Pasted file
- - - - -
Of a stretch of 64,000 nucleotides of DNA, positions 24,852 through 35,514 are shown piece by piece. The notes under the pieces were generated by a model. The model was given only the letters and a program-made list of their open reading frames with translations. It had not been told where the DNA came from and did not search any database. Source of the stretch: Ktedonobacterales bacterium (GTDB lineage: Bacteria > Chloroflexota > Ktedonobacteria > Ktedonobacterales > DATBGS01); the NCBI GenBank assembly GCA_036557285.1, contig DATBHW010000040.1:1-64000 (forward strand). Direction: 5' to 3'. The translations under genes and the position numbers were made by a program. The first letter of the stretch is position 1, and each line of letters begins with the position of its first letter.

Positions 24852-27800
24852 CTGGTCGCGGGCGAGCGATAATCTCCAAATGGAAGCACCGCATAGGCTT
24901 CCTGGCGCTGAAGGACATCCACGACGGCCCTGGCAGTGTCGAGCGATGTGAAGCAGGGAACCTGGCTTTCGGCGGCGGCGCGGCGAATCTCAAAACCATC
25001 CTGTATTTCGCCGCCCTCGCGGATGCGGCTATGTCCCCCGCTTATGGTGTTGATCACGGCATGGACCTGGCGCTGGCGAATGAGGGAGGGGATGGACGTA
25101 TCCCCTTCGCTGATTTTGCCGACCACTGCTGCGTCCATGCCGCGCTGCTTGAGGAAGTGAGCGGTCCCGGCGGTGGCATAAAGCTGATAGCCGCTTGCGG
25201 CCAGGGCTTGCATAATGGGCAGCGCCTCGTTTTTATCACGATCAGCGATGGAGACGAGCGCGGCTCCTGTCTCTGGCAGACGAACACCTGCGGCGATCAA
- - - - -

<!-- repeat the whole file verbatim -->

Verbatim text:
Of a stretch of 64,000 nucleotides of DNA, positions 24,852 through 35,514 are shown piece by piece. The notes under the pieces were generated by a model. The model was given only the letters and a program-made list of their open reading frames with translations. It had not been told where the DNA came from and did not search any database. Source of the stretch: Ktedonobacterales bacterium (GTDB lineage: Bacteria > Chloroflexota > Ktedonobacteria > Ktedonobacterales > DATBGS01); the NCBI GenBank assembly GCA_036557285.1, contig DATBHW010000040.1:1-64000 (forward strand). Direction: 5' to 3'. The translations under genes and the position numbers were made by a program. The first letter of the stretch is position 1, and each line of letters begins with the position of its first letter.

Positions 24852-27800
24852 CTGGTCGCGGGCGAGCGATAATCTCCAAATGGAAGCACCGCATAGGCTT
24901 CCTGGCGCTGAAGGACATCCACGACGGCCCTGGCAGTGTCGAGCGATGTGAAGCAGGGAACCTGGCTTTCGGCGGCGGCGCGGCGAATCTCAAAACCATC
25001 CTGTATTTCGCCGCCCTCGCGGATGCGGCTATGTCCCCCGCTTATGGTGTTGATCACGGCATGGACCTGGCGCTGGCGAATGAGGGAGGGGATGGACGTA
25101 TCCCCTTCGCTGATTTTGCCGACCACTGCTGCGTCCATGCCGCGCTGCTTGAGGAAGTGAGCGGTCCCGGCGGTGGCATAAAGCTGATAGCCGCTTGCGG
25201 CCAGGGCTTGCATAATGGGCAGCGCCTCGTTTTTATCACGATCAGCGATGGAGACGAGCGCGGCTCCTGTCTCTGGCAGACGAACACCTGCGGCGATCAA